Mayer told his friend he intended to be back for the beet harvest. He might not be able to put in the 15-hour days of yore, topping beets for a few hours before his 2 p.m. to 2 a.m. shift.

"But I told him to make sure I'm on that truck because I'm coming," Mayer says. "That was a huge motivating factor for me to get better. I'd save energy - whatever it took - but I was going to be on that truck."

During the pre-pile harvest, Mayer worked Sept. 5 to 7, hauling in the 2.5-ton-per-acre quota. Hours were 8 a.m. to 5 p.m. The first day, it was 90 degrees. Mayer says he got by drinking lots and lots of water - most of a gallon container every day.

"To me, it was a good test to see what my body would do," Mayer says.

When the full-swing harvest started Sept. 29. Mayer had committed to two solid weeks of help and finished his stint Oct. 15.

Through his harvest run, Mayer says he felt overly tired only one time. He credits Green and lifter operator Justin Strand for keeping tabs on how he felt.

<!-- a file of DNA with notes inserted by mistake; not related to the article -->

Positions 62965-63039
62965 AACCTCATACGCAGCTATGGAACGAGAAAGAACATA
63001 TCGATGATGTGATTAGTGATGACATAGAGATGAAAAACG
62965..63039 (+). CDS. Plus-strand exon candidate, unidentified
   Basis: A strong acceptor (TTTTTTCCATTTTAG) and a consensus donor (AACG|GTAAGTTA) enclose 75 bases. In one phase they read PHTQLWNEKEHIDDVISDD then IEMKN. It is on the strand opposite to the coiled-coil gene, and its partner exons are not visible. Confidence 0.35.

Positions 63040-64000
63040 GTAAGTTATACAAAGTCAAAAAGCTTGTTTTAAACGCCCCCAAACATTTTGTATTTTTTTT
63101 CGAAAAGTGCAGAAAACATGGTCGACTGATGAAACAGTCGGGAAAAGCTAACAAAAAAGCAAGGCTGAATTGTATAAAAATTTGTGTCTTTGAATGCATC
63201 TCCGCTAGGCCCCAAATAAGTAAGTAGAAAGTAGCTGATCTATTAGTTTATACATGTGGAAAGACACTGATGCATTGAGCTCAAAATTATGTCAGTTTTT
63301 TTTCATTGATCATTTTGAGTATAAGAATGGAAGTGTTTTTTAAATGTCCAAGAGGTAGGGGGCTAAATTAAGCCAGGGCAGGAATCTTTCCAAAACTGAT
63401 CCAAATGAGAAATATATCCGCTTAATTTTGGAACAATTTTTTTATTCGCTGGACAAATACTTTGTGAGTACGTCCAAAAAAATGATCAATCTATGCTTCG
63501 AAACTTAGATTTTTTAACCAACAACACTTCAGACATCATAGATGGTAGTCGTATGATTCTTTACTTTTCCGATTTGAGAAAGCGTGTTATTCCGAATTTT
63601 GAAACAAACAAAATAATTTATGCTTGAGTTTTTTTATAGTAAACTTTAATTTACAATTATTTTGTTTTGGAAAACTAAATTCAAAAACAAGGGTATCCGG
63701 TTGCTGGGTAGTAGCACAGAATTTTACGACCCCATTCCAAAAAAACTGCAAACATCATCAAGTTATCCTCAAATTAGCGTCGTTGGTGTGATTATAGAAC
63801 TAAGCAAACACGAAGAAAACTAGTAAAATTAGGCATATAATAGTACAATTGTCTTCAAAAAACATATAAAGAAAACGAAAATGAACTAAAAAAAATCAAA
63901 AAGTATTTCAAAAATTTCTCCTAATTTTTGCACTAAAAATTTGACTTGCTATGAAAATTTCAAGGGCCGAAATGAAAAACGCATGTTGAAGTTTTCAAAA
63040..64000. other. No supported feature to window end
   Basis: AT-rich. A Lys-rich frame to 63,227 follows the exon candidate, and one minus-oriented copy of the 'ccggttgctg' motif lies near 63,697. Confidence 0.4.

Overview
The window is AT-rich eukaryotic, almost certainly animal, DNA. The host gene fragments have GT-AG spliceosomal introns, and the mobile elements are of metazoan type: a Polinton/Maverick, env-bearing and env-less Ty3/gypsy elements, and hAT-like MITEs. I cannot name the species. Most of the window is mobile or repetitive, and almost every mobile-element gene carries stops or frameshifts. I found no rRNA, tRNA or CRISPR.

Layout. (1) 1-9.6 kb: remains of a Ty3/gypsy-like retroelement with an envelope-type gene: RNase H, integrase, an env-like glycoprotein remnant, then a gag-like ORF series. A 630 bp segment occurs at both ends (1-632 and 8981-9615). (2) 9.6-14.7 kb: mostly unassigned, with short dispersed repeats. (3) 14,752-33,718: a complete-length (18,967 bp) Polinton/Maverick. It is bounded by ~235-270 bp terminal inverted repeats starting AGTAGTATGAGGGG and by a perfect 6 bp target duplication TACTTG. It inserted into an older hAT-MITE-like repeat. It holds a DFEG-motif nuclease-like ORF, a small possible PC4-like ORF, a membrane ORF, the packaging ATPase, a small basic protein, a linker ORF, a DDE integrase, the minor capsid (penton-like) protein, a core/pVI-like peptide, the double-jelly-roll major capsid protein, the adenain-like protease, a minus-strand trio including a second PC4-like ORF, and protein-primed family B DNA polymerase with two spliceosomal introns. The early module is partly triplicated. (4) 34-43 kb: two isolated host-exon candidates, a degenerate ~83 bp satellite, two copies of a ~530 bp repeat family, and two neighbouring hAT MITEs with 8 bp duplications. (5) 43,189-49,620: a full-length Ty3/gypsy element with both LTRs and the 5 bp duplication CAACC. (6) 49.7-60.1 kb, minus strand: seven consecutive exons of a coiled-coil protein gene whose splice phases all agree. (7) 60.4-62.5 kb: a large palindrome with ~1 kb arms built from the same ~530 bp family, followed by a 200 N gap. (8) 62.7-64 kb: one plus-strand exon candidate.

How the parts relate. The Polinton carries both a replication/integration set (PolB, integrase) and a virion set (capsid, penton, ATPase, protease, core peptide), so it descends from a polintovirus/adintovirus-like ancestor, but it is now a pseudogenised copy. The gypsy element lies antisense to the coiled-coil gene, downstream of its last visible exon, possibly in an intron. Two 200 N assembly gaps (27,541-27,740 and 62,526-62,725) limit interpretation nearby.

"I would say it was a very different beet harvest because it was stop and go because of the rain," he says.

Another benefit is that it helps him keep a promise to his church.

"We made a five-year building fund pledge to St. Anne and Joachim Catholic Church," says Mayer, referring to one of Fargo's newer Catholic churches. "Half of my beet check goes to pay off that pledge. I've been a member there since the start. My envelope number is 20, if that tells you something."

One blow came Oct. 10, when he found that one of his FarmHouse roommates, Tracy Sayler, an agricultural journalist from Casselton, had suddenly and unexpectedly died. The funeral was Oct. 16, the day after Sayler's last beet harvest.

Mayer says his two-week stint with the beet harvest gives him time to think.

A self-described introvert, Mayer says he recharges his batteries with time by himself.

"It's like my own 'retreat truck' with a 12-hour shift, day-after day," Mayer says. "You think about life - where you want to go - cancer this year. You think about being a dad, being a husband."

And a friend.